"I'll tell you a secret: Even on the Supreme Court they make mistakes, but when that happens, there is no one to correct the mistakes. When a magistrate makes a mistake, his mistake is corrected."
In general, Pilpel feels that the present generation does not live up to previous ones. "The judges we had once are not the judges we have today. In the days when we sat opposite justices like Shimon Agranat or Moshe Landau, we thought they were giants, perhaps because I was so small and they were at their peak. Today, I don't think that way about other judges ... There truly were some outstanding individuals. Professors [Aharon] Barak, Yitzhak Zamir, [Izhak] Englard - they were intellectual giants. Today, people are less impressive. There's nothing we can do about that. The district court judges we used to have are also not the district court judges of today."
Today's judges include "a large number of technocrats," he continued. "Not all of them, but there are technocrats. There are judges who know how to make exceptional calculations in tort cases, but they do not have the intellectual powers and the erudition of the judges of yesteryear. There are no intellectual giants today."
Pilpel was considered a strict judge who convicted most of those who appeared before him. He is not bothered by Israel's high conviction rate, which approaches 100 percent.
"I don't believe it's bad, because there are filters - the police, if we are talking about a police case, or else the prosecution. And a great many cases stop there. What can one do? A criminal must be punished. But that is not a hard and fast rule. There are people whom we acquit."
How many people did you acquit?
"I even acquitted someone in a murder case ... Two or three years ago, I acquitted someone of murder. I also acquitted people of rape."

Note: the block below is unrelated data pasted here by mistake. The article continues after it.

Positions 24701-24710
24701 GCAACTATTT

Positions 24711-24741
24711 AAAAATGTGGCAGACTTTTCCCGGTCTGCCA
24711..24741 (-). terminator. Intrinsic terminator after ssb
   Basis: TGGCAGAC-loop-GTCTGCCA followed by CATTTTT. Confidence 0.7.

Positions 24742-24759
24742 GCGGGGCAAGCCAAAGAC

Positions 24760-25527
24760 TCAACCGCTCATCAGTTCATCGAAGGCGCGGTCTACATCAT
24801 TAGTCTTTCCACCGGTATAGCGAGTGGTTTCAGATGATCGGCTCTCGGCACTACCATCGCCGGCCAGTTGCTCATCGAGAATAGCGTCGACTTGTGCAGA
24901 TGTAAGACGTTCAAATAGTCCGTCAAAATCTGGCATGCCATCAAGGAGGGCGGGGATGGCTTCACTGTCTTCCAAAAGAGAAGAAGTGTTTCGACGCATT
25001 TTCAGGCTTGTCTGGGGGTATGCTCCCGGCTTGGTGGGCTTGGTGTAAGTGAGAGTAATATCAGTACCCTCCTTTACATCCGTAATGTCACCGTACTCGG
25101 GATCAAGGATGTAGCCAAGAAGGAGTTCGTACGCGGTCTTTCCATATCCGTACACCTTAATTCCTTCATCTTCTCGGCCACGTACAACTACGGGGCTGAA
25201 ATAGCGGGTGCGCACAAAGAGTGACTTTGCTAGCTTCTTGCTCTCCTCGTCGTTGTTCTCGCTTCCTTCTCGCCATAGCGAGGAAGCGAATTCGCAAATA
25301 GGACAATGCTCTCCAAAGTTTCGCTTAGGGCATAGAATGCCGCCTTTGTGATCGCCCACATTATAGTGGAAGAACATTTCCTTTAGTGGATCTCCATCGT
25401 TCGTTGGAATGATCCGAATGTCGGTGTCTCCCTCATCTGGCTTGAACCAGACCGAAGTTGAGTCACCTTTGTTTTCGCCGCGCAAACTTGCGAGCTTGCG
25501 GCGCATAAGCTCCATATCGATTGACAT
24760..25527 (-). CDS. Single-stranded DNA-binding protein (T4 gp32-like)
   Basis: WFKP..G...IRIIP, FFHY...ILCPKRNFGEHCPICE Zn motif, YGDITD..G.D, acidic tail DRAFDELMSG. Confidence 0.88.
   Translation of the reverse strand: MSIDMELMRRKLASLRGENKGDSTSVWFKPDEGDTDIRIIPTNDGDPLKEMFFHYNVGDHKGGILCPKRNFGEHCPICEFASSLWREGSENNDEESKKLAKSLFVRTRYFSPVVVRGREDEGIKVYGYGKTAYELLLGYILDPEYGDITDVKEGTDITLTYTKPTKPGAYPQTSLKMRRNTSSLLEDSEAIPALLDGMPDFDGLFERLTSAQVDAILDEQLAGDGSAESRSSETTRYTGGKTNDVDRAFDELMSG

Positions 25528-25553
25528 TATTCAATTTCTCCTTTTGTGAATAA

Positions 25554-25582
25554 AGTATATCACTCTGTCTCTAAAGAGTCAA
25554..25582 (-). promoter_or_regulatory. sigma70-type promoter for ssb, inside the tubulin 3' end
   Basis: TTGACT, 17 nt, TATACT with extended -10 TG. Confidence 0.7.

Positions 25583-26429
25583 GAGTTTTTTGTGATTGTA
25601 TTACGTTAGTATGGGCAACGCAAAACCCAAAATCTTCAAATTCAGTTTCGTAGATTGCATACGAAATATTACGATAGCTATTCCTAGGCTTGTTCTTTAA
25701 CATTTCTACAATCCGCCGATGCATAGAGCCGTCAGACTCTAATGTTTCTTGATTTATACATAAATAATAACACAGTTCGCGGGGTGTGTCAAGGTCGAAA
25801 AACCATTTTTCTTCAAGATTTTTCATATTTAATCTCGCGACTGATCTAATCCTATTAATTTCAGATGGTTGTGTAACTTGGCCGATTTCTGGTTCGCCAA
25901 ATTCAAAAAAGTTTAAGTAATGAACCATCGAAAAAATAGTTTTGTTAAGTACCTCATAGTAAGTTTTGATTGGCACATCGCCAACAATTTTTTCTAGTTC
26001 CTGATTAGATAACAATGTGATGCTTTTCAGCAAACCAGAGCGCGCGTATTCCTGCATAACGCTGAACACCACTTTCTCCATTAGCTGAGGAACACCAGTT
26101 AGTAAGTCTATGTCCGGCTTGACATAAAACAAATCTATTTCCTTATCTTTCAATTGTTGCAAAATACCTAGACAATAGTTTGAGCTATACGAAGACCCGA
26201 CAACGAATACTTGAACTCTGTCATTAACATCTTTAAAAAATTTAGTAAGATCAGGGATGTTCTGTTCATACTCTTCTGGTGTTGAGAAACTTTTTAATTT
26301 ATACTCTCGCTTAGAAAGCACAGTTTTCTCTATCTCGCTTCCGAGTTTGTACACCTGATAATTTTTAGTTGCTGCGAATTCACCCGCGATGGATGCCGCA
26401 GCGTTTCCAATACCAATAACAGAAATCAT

Did you acquit only once in a murder case?
"I remember that one time, because I had doubts."
Pilpel has not forgotten Kiryat Gat Magistrate Nechama Nezer, who would mete out "light" sentences - 15 days' imprisonment - to Palestinians who entered Israel illegally but were first-time offenders, despite repeated rulings by the Be'er Sheva District Court that sentenced such people to several months in jail. Nezer's position was recently vindicated by the Supreme Court, which criticized the district court for being so severe. But Pilpel has not forgiven Nezer, though he refrained from mentioning her by name.
"For years, magistrates were guided by our rulings," he said. "But she suddenly decided they were not binding. I don't think it's fitting for a magistrate's court to come out against a district court ... A magistrate can't kick us in the teeth and say he doesn't care what we rule. This annoys me, and it annoys the other judges here. She has the right to say what she likes; if she hurt us, she hurt us. So she doesn't know how to behave ... But it's an issue of courtesy. This is discourtesy, perhaps even disdain."
But the Supreme Court accepted her approach.
"They are allowed to ... I stand by the rulings I wrote."
Last month, Pilpel wrote his last ruling - about farmer Shai Dromi, who was charged with manslaughter after shooting a Bedouin man who tried to break into his farm. Dromi was acquitted due to reasonable doubt.
"I had very serious inner struggles," Pilpel said. "This is not mathematics. There are not many clear-cut cases. I have inner struggles, and I also consult others."
But Pilpel is proud of the result even if, he said, he noticed that the Southern District's chief prosecutor, Iscah Leibowitz, listened to the ruling "in mourning, with bowed head."
"I didn't notice anyone criticizing the ruling," he said. "But on the other hand, the Arabs were hurt. Arabs demonstrated here next to the building. I saw it through the window and it frightened me. The court's security officer said he had heard they were planning to demonstrate outside my home in Omer. I immediately telephoned my wife and they sent a guard who sat there for 24 hours, but nothing happened."